Last mission to repair the Hubble telescope Hubble space telescope discoveries have enriched our understanding of the cosmos. In this special report, you will see facts about the Hubble space telescope, discoveries it has made and what the last mission's goals are.
For their own good
Fifty years ago, they were screwed-up kids sent to the Florida School for Boys to be straightened out. But now they are screwed-up men, scarred by the whippings they endured. Read the story and see a video and portrait gallery.
Fill out this form to email this article to a friend
NHL curbs the clutching, grabbing
Referees' crackdown on obstruction leads to a jump in preseason power plays.
By TOM JONES
Published September 23, 2005
RALEIGH, N.C. - Thursday night's Lightning preseason game against Carolina was 49 seconds old when the first penalty was called.
The immediate reaction was, "What took so long?"
As the NHL cracks down on obstruction penalties - the hooking and holding and tripping and clutching and grabbing - referees are handing out penalties like nature hands out sunshine. It's becoming constant.
There were 16 penalties in the Lightning's 5-2 loss to Carolina. There were 18 called in the preseason opener against Detroit and 16 in the game with Montreal.
"What they (have done) is what they told us they would do," Lightning coach John Tortorella said. "The league is serious about this."
The rules have always been in the books, but just like jay-walking laws, they've been rarely enforced. According to Tortorella, it has seeped into the culture of the game. The referees allowed it, the coaches taught it, the players practiced it.
"The whole culture of our game has gone to rewarding the below-average player," Tortorella said. "The mediocre player who can't skate with the best player is allowed to cheat by impeding. And that has just become commonplace in our game. The cheating has to come out of the game."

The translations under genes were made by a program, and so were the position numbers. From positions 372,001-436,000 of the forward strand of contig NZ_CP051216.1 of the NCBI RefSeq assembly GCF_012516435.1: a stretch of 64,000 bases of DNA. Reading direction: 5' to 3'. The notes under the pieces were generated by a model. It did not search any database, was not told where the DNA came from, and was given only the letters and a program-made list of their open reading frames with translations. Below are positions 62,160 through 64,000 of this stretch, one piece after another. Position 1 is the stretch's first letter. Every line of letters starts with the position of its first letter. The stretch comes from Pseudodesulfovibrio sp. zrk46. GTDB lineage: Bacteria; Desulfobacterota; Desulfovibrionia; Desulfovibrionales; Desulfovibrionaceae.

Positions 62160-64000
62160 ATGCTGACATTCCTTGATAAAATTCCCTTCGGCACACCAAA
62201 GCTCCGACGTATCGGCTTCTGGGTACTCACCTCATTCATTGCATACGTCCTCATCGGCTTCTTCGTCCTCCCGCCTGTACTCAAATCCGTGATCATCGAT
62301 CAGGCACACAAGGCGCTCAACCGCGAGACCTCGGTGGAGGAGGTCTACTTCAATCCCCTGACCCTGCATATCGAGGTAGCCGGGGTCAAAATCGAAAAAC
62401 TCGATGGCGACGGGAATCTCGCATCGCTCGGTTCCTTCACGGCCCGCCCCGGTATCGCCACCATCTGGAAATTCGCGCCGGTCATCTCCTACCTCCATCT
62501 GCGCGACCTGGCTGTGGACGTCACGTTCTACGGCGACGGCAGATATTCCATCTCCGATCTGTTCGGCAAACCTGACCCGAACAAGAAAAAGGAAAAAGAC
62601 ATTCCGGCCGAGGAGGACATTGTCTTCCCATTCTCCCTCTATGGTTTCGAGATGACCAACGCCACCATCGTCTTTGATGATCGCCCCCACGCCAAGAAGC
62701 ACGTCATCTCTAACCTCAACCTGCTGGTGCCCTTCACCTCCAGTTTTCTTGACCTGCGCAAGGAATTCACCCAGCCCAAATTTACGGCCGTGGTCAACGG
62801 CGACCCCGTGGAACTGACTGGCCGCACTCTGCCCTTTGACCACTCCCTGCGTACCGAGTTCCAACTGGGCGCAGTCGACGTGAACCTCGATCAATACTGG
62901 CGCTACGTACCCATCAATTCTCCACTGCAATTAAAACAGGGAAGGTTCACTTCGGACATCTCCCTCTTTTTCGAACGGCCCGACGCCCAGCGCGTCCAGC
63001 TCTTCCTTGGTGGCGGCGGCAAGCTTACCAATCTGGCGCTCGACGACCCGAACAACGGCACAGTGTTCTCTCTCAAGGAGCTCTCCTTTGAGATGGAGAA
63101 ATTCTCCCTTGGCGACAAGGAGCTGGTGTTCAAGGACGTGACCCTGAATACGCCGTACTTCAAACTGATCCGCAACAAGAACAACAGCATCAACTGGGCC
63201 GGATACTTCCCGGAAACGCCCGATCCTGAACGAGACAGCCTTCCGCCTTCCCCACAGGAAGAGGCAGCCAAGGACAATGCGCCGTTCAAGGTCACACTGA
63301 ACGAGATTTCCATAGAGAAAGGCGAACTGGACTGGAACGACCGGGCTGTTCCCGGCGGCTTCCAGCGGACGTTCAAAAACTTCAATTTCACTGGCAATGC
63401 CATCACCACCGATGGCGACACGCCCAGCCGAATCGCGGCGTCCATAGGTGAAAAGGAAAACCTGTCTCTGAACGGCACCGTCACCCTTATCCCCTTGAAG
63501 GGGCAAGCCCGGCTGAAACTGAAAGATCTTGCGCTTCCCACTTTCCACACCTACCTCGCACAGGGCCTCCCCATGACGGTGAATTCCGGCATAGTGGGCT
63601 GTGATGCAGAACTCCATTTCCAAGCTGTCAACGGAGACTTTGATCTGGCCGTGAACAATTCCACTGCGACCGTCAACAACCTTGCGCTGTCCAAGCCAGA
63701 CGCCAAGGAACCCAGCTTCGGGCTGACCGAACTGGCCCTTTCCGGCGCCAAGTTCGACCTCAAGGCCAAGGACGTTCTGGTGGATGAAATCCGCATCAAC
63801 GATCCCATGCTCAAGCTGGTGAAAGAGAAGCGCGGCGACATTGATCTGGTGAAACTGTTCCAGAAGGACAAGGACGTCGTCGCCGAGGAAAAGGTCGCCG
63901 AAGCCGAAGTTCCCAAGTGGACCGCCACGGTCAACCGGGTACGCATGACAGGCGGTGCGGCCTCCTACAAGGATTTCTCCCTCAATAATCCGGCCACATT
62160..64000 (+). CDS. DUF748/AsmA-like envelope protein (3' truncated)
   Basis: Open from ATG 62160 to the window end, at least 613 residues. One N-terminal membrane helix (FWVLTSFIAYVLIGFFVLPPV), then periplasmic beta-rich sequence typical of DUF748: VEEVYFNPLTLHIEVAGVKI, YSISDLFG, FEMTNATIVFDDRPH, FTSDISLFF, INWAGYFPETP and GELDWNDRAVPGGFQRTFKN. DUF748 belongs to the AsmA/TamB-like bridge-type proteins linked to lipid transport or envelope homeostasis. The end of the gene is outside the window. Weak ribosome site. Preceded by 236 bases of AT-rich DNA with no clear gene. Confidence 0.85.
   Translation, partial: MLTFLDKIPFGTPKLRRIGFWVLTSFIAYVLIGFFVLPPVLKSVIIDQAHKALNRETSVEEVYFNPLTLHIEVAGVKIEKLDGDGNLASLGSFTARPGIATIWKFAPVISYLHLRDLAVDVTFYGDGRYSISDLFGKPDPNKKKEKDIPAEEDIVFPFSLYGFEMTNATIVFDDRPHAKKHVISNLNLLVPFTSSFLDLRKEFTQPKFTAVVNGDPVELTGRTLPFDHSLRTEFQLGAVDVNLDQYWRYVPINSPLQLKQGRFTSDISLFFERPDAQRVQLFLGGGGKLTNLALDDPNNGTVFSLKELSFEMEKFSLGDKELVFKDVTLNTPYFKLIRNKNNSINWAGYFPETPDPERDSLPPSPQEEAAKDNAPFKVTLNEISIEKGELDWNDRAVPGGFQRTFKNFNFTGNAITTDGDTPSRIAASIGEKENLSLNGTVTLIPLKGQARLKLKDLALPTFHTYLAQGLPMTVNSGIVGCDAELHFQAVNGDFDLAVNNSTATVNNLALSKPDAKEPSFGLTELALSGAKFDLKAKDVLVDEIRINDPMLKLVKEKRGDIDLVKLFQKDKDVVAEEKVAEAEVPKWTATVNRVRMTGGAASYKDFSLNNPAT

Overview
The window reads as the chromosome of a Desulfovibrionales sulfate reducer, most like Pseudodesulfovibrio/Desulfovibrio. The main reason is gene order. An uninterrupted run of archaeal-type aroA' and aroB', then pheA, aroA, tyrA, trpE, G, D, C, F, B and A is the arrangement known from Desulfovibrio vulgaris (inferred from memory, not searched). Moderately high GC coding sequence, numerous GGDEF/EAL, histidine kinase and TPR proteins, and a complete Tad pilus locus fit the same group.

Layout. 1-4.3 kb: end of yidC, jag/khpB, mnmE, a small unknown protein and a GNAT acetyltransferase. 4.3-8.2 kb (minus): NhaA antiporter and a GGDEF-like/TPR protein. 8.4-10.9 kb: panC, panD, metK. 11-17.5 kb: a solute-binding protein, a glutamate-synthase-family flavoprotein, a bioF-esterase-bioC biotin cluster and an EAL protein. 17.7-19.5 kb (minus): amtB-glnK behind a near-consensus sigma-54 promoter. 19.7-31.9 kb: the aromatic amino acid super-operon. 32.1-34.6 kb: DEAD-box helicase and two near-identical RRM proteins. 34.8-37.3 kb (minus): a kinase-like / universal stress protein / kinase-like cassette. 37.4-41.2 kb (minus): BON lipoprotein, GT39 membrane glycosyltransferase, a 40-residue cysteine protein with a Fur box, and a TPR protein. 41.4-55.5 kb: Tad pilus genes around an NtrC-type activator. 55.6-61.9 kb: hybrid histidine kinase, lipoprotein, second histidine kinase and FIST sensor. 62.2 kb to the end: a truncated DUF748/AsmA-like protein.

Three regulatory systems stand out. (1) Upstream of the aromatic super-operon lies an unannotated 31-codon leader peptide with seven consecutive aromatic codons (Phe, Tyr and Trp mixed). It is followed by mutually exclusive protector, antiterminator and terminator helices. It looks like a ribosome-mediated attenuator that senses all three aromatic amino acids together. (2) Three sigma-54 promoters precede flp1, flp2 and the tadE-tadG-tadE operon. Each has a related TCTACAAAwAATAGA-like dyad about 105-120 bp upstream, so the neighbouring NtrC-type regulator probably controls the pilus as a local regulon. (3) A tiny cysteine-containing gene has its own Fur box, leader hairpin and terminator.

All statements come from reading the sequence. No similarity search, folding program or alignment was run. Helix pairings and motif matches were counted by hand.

That's the point of this new crackdown. The NHL, looking to draw new fans with exciting offense, is trying to set the tone by calling anything and everything in the preseason.
"It's like a shock treatment right now," Lightning defenseman Dan Boyle said.
In the first three days of preseason games, referees were handing out an average of 19.1 power plays a game. During the 2003-04 regular season, there was an average of just 8.5 power plays a game.
Already Tortorella and other NHL coaches are driving home the point to their players. For example, in Detroit, Red Wings defenseman Niklas Lidstrom chased Lightning forward Marty St. Louis out of the corner. Lidstrom lifted his arm to grab St. Louis but quickly put his hand back down. St. Louis said he wasn't hooked or held all game. "It was great," he said.
"We talked about changing the instinct, about carrying your stick up in the air versus keeping your stick down." Tortorella said. "If you keep that stick on the ice, that's when you're not going get called. If you have it up in the air - that's a key for them to look for."
It's going to take some time, however, to change habits.
"Growing up and all your life, you're taught to hold guys up with your stick," Boyle said. "Defensemen have always played that way, and we're just going to have to make the adjustment."
Few believe bad habits can be changed in the span of a preseason. Tortorella, who believes his speedy offensive-minded team will adjust quickly and benefit from the rules, says his team always has been taught the proper way to play.
However, don't be surprised if the league takes a while to adjust. Wild coach Jacques Lemaire said it might take more than a year, and perhaps as long as three, to create a whole new league free of obstruction.
Tortorella sees why that might be true. A lifetime of habits can't be broken in a couple of weeks. But he hopes the NHL doesn't turn back as in years past when it promised to stop all the clutching and grabbing.
Tortorella believes it's not up to only the players, coaches and referees, but the fans and the media have to help with the heavy lifting.
"I hope everybody understands (all the penalties being called)," Tortorella said. "And this is important: We've gone through this before. To climb that mountain and get this game straightened out and change the culture (takes work).
"When people start writing and talking and yelling about all these penalties, hey, you got to get on the other side of the mountain. Sooner or later, everyone is going to adjust. ... And when we do, we'll have a better game."